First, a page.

Upgraded 12.2 -> 13.1 now static IP addresses breakage,


I just upgraded a number of x86_64 boxes from 12.2 to 13.1. All of computers sit behind a firewall which can also act as a DHCP server. One of the computers is dual homed with one ethernet interface on an external network. All of the internal ethernet interfaces had static IP addresses assigned and everything worked fine. I upgraded to 13.1 and the upgrade successfully preserved the network settings at least by looking at the “Network Settings” in Yast as well as looking at the /etc/sysconfig/network/ifcfg-eth0 script. However, when the system boots, it comes up with an IP address which it shouldn’t have. If I manually change the IP address to what it should be, everything works as it should. However, the proper configuration does not persist across boots. I don’t know how many times I’ve saved the static IP address setup, only to have it change after I hit “Save” in the “Network Settings”. I’m getting pretty frustrated – the configuration looks right, but what the systems actually do is different from how they are configured.

It seems to me that the hosts are accepting DHCP data when they should not be.

If anyone can offer some guidance, I would greatly appreciate it. Thanks.



Read the release notes, or search this forum. The “eth0” style of naming network interfaces has changed, they now have names like “enp3s0”. It is much easier to delete all the network device settings and start again. If you have a lot of machines, you could configure your DHCP server to allocate fixed/static IP addresses to each MAC.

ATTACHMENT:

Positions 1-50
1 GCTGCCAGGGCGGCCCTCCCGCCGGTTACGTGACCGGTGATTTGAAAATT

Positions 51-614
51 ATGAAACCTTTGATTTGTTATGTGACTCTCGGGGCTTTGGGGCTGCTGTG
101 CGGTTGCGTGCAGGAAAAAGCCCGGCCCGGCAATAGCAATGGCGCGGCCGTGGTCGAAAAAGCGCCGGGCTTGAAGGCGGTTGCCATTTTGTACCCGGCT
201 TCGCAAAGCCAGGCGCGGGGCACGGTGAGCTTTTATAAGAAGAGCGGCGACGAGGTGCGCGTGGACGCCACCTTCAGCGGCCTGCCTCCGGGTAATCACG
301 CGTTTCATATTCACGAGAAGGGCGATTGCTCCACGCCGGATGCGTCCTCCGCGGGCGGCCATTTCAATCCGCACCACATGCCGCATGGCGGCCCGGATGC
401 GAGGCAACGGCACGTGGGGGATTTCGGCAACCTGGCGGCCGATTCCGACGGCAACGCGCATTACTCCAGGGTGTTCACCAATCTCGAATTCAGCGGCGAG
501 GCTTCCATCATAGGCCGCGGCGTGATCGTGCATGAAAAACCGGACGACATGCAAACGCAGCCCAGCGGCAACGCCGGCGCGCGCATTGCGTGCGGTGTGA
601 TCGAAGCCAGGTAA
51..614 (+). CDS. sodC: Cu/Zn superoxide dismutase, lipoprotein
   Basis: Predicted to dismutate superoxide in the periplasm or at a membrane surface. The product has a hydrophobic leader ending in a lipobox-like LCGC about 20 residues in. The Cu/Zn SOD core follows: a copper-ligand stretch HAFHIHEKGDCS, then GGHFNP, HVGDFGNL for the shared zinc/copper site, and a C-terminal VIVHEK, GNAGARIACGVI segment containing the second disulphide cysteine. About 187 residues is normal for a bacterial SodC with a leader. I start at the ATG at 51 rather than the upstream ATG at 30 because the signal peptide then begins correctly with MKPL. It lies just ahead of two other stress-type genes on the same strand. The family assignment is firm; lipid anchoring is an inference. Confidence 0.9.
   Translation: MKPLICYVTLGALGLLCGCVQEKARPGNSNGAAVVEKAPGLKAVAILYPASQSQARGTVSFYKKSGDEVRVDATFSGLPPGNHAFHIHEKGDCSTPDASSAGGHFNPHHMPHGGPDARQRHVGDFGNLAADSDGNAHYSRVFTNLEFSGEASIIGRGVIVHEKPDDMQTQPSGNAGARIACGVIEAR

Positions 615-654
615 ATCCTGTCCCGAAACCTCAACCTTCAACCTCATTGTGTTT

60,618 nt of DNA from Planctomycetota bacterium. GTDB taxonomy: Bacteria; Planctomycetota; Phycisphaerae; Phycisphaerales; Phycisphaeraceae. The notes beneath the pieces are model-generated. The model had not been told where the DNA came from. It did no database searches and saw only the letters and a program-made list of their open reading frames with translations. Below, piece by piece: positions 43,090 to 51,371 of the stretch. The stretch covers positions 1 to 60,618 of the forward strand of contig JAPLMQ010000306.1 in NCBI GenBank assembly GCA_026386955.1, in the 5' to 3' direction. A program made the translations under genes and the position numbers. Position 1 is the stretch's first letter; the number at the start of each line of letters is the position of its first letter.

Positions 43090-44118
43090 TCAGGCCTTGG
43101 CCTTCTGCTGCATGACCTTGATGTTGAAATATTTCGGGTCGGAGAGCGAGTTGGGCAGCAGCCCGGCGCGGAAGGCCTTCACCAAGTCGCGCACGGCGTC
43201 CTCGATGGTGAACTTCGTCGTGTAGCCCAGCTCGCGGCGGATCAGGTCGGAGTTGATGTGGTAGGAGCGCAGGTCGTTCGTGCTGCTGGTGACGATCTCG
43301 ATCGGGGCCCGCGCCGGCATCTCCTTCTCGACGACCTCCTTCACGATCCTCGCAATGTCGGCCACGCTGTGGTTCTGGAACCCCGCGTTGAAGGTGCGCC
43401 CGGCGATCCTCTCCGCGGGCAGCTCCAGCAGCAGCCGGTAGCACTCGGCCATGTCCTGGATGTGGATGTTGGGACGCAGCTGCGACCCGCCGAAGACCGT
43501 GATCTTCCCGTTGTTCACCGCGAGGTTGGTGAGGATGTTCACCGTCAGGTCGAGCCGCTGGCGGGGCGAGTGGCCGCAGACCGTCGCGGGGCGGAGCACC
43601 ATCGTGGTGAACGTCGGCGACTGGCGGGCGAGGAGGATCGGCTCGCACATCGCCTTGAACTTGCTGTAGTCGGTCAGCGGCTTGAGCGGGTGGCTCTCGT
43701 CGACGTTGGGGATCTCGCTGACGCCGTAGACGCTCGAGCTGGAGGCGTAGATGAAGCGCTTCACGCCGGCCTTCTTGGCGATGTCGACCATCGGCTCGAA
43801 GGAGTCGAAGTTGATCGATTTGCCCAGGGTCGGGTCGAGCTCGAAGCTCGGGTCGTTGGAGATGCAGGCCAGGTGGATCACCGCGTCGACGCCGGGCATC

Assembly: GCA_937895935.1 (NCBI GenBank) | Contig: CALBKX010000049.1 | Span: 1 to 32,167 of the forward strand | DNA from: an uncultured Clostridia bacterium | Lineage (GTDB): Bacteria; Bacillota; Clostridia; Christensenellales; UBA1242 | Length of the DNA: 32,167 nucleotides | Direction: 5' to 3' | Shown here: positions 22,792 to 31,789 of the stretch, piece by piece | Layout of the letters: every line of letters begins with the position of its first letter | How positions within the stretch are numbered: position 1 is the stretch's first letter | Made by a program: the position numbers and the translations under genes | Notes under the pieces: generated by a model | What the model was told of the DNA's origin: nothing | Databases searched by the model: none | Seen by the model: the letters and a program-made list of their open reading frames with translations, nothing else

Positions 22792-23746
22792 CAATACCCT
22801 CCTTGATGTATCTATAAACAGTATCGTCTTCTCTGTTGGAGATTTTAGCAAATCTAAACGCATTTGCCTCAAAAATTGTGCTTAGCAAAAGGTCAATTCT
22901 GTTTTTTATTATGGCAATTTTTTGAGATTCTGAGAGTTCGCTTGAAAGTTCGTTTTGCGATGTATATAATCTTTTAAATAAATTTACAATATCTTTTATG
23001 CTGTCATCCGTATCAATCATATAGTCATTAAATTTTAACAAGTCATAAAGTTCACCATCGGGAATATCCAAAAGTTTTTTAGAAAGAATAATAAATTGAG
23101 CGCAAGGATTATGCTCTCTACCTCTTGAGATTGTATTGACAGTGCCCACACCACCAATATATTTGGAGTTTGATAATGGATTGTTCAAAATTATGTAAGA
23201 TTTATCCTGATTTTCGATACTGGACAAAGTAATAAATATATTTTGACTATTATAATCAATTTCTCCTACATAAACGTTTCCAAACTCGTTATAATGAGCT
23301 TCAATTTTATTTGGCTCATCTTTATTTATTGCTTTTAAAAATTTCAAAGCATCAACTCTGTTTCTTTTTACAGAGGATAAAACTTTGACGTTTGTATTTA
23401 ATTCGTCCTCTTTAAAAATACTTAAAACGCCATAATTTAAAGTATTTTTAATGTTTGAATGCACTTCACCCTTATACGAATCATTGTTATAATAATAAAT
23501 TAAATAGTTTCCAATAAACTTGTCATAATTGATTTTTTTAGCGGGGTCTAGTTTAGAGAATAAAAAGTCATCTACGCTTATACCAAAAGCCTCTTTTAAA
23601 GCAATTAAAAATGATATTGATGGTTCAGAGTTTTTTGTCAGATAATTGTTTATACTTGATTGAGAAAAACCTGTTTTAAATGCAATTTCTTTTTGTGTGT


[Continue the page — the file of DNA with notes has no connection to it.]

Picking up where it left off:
Well, you can also disable the new naming scheme and continue to use the old one.
From http://www.freedesktop.org/wiki/Software/systemd/PredictableNetworkInterfaceNames/ :

I don’t like this, how do I disable this?

You basically have four options:

  1. You disable the assignment of fixed names, so that the unpredictable kernel names are used again. For this, simply mask udev’s rule file for the default policy: ln -s /dev/null /etc/udev/rules.d/80-net-setup-link.rules (since v209: this file was called 80-net-name-slot.rules in release v197 through v208)
  2. You create your own manual naming scheme, for example by naming your interfaces “internet0”, “dmz0” or “lan0”. For that create your own udev rules file and set the NAME property for the devices. Make sure to order it before the default policy file, for example by naming it /etc/udev/rules.d/70-my-net-names.rules
  3. You alter the default policy file, for picking a different naming scheme, for example for naming all interface names after their MAC address by default: cp /usr/lib/udev/rules.d/80-net-setup-link.rules /etc/udev/rules.d/80-net-setup-link.rules, then edit the file there and change the lines as necessary.
  4. You pass the net.ifnames=0 on the kernel command line (since v199)

Regarding point 2, you can also use YaST to rename the interface to whatever you like (eth0 f.e.), this creates a file /etc/udev/rules.d/70-persistent-net.rules which will be respected even after future upgrades (my interfaces f.e. are still called eth0 and wlan0 even on 13.1 :wink: ).
But I’m not sure whether it will use the current ifcfg-eth0 in this case. It could be that YaST overwrites it and you have to configure it again anyway.

I think what I would try is to first pass the “net.ifnames=0” kernel option, use YaST->Network Devices->Network Settings->Edit to create that /etc/udev/rules.d/70-persistent-net.rules files, and then remove the kernel option again.

Thanks for the feedback. I looked at my /etc/dev/rules.d/70-persistent-net.rules file. Here is the only real line:

<code>SUBSYSTEM==“net”, ACTION==“add”, DRIVERS=="?", ATTR{address}==“aa:bb:cc:dd:ee”, ATTR{dev_id}==“0x0”, ATTR{type}==“1”, KERNEL=="eth", NAME=“eth0”

(MAC address has been obscured)

This would would seem to match “How do I disable this” point #2 from the freedesktop.org site. However, I want to go with the new way of doing things. Can I just delete the file, reboot, and hope everything comes up correctly?